I Once Said “Why Do Women Need College”? I Now Know Better

Born into an upper caste, economically privileged, patriarchal Hindu family, studying gender has truly changed me.

3 min read

It has been almost a year and my MA programme in Gender is about to end. Many have asked, enquired and expressed curiosity about how this programme has changed me, what I have learnt and how it has influenced my actions.

I was born into an upper caste, economically privileged and patriarchally dominant Hindu family in India. I was no exception to its influence and grew up subconsciously internalising this mindset.

As recently as 2011, I have voiced biased statements without understanding my privileged position and the insensitivity it evoked. For instance, during a festive occasion in my community, I made a remark: “Why do women even need to attend college? They can happily marry a man and be happy,” which evoked outrage from my female friends. But as I was ignorant, I simply laughed and dismissed it.

My Studying Gender Was a Source of Scorn for Many

Hence, when I decided to specialise in Gender as a graduate programme, it came as a shock to many. Apart from my own personal ambitions around the discipline, a heterosexual man pursuing a discipline that was essentially dominated by women was a source of constant scorn and slight humiliation.

Apart from my keenness to “study” gender as an academic discipline, this MA is a political project that contains within it an aspiration of a young man to be a feminist warrior and that who can be seen as someone capable of challenging the status quo. I am driven by ambition to effect change by engaging in active participatory politics – and pursuing a course such as this has really equipped me to better understand the complex reality of patriarchy and its heinous objection to equality.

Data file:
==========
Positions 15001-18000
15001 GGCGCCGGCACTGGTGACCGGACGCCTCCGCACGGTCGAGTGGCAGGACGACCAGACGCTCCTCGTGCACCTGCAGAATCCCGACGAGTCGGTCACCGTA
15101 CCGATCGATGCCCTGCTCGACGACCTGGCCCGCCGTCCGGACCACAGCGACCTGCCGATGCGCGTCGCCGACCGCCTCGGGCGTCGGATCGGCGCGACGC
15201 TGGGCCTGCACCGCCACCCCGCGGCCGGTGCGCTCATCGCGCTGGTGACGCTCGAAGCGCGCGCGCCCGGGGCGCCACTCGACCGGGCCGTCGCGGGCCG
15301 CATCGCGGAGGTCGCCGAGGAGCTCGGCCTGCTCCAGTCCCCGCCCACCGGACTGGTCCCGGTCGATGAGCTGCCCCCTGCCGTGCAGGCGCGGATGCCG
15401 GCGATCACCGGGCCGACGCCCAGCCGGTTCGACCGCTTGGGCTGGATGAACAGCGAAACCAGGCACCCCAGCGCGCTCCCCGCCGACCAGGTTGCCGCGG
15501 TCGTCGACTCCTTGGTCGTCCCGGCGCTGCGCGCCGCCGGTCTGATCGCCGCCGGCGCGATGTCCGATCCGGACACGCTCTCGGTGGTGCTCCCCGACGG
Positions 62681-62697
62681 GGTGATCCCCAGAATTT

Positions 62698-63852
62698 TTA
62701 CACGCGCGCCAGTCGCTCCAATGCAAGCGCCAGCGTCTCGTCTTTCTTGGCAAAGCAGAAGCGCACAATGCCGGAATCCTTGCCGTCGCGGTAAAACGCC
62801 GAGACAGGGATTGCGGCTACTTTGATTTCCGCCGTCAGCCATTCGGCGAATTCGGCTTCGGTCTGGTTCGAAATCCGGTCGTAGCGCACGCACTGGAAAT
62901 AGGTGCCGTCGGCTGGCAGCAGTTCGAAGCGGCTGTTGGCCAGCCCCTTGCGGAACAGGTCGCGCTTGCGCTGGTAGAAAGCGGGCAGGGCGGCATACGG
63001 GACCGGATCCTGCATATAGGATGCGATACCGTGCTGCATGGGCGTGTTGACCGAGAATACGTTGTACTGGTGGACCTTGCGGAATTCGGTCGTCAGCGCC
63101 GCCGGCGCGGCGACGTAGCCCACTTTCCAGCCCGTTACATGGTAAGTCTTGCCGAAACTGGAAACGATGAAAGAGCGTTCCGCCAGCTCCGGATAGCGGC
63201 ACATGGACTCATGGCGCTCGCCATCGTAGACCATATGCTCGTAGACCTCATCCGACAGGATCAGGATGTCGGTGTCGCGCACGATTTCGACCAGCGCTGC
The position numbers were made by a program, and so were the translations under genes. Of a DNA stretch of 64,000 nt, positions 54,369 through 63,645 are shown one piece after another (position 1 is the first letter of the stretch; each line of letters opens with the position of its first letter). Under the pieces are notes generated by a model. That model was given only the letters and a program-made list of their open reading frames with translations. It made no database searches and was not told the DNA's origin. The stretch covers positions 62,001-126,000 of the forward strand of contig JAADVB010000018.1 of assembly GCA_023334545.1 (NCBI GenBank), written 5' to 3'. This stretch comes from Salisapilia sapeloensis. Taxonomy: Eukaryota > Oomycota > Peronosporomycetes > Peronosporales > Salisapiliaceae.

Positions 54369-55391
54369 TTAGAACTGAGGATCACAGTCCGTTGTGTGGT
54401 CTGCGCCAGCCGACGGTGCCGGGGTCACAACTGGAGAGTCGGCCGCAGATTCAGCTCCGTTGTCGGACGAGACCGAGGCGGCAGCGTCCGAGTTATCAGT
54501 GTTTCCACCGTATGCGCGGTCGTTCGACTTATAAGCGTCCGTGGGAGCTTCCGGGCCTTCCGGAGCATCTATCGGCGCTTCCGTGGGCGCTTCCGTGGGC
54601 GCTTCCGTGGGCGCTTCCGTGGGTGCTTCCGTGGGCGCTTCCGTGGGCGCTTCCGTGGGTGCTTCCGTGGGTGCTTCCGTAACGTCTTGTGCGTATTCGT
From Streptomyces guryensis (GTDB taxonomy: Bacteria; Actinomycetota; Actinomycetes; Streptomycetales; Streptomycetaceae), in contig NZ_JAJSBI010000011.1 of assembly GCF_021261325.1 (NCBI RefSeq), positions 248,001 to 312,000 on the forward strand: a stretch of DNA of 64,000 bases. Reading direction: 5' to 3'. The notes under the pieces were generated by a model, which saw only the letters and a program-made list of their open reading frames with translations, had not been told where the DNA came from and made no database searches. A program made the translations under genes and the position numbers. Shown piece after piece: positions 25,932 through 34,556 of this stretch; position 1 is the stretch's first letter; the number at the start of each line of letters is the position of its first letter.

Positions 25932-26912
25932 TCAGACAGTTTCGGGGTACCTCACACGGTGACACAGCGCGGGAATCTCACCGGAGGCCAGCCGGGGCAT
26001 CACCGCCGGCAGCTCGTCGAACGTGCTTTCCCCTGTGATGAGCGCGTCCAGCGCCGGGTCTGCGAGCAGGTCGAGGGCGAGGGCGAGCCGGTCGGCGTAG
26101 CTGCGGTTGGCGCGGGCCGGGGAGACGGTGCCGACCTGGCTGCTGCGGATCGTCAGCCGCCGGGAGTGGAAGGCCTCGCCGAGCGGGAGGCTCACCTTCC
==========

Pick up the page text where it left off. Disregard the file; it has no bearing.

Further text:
In my political aim, the MA programme has played a significant role. It was only while “experiencing” this programme that I learnt the various ways in which I could further the cause of gender and apply it to my work. I use the word “experience” rather than doing or completing, because indeed, this module has been an experience. After reflection and interrogation of my thoughts, feminist identity and privilege, I can say that I have become much more flexible and open to change as opposed to earlier, when I was too stubborn to accept any other worldview.

Before coming to the UK, I worked as a freelance writer for one and a half years wherein I reported and wrote extensively on social and policy issues for different media outlets. Being an expressive person, I strongly believe in the power of storytelling and leveraging social media to be a change agent and transforming the world.

Therefore, with social media being the common denominator, I will highlight my learning journey over the course of my MA programme and how it has shaped my feminist reflexivity.

Social media plays a role in ensuring justice, which is why I am a strong proponent and participant of this medium. It allows us to build enclaves through which we can voice our personal opinions, but also in the process offers us ways of understanding the multitude of opinions that people keep. During the past 10 months in Brighton, I have been able to deeply engage with gender issues in India only because of the internet. The recent protest #NotInMyName is an example of how we can leverage social media to build solidarity movements and fight against injustice.

I recently faced a rather controversial editorial policy from a feminist media publication, which impelled me to outrage – but more on that in my next post!

(Devanik Saha is an MA Gender & Development student at the Institute of Development Studies, University of Sussex, UK)

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